What will it take to be de-designated as a systemically important financial institution by the Financial Stability Oversight Council? We will need to wait longer for the answer to that burning question as, despite a restructuring that will slice away most of its financing arm, General Electric was not able to shed its SIFI tag during an anual review last week.
At a July 31 FSOC meeting of the Financial Stability Oversight Council, American International Group and General Electric Capital Corporation had their status as nonbank financial companies designated as SIFIs re-confirmed. Singled out for increased regulatory scrutiny because their size and scope make insolvency a threat to the broader financial marketplace, the two firms received the SIFI label in 2013, joining similarly designated banks. SIFIs are required to conduct regular stress tests, prepare credit exposure reports, and draft “living wills” that document resolution and liquidation plans. They may also face enhanced prudential standards.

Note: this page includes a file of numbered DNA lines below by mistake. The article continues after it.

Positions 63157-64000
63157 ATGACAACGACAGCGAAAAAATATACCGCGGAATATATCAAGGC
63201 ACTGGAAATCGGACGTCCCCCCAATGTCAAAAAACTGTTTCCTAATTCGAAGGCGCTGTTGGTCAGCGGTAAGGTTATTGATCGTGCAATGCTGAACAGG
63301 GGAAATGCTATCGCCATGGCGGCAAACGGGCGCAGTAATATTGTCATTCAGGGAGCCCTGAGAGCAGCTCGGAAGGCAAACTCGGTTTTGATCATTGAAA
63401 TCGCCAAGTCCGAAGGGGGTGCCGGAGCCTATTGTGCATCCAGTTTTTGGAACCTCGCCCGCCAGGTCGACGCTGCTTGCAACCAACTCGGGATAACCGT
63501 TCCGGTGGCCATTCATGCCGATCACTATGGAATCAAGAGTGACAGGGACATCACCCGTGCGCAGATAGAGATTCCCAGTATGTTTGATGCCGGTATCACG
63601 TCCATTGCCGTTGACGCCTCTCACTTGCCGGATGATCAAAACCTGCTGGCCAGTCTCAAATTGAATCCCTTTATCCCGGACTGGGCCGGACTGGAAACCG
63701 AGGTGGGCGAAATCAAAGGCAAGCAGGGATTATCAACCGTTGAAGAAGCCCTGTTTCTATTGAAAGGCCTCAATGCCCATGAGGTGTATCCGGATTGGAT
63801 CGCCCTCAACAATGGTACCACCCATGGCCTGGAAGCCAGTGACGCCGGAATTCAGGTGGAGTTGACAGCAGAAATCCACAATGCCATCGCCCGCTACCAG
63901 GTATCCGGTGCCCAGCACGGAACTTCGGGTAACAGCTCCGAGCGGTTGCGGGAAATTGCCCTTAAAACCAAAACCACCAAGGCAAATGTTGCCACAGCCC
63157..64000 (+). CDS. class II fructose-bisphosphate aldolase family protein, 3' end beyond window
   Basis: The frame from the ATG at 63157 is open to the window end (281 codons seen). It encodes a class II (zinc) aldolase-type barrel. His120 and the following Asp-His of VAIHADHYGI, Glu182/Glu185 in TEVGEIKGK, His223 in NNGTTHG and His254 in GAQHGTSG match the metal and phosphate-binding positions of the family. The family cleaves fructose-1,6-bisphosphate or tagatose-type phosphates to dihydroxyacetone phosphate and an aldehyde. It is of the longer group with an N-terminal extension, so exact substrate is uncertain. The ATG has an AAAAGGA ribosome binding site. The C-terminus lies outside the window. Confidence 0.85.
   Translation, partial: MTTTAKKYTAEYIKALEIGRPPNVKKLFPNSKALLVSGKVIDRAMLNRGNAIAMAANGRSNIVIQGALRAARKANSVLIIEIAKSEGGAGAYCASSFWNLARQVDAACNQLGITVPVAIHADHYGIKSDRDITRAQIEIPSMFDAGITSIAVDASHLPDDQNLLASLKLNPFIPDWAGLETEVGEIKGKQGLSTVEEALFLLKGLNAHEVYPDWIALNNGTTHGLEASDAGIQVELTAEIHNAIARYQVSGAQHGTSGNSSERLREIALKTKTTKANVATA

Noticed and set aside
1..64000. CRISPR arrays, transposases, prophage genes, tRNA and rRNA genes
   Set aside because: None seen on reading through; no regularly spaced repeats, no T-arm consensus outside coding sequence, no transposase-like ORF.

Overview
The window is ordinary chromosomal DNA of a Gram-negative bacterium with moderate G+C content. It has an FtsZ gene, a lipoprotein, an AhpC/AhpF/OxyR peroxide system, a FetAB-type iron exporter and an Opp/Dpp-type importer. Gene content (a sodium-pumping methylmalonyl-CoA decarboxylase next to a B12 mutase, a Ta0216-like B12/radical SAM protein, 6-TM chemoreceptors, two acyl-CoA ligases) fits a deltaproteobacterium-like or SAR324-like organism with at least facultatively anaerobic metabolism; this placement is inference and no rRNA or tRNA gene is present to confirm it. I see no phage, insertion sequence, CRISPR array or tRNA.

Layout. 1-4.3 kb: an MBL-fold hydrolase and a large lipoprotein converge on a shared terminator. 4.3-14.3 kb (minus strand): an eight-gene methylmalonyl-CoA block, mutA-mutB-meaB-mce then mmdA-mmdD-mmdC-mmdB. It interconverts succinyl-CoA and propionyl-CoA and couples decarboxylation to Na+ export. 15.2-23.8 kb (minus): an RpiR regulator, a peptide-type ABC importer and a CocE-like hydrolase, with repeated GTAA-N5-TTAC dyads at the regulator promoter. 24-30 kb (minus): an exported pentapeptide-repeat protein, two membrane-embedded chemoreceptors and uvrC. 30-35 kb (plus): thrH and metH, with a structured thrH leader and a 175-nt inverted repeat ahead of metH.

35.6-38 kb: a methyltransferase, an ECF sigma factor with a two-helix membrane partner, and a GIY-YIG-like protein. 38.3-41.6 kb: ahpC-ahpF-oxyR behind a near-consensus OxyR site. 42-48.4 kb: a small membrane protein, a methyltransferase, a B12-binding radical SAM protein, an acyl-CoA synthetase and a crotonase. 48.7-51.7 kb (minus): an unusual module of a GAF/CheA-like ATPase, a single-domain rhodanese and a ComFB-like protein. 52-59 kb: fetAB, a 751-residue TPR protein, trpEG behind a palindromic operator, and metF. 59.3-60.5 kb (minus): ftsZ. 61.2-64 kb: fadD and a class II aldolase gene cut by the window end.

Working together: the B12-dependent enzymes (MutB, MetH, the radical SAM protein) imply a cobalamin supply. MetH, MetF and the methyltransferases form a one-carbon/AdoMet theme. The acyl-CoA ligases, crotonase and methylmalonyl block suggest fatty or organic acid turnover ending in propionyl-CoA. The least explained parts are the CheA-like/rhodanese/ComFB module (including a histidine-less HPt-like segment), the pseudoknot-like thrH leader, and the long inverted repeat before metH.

In April, GE announced plans to sell and divest the majority of GE Capital’s assets, shrink its systemic footprint, exit consumer lending, and retain only business lines that support the parent company’s core industrial businesses. Last month, the Federal Reserve approved the two-phase execution of that effort. If it is still designated by the FSOC prior to January 1, 2018, GE Capital would be required to comply with liquidity risk-management, general risk-management, capital-planning, and stress-testing requirements, as well as restrictions on intercompany transactions.
The GE Capital shrink-down, however, hadn’t advanced enough for FSOC members to rescind the SIFI designation. AIG’s designation also failed to change after the annual review. Neither company protested the decision.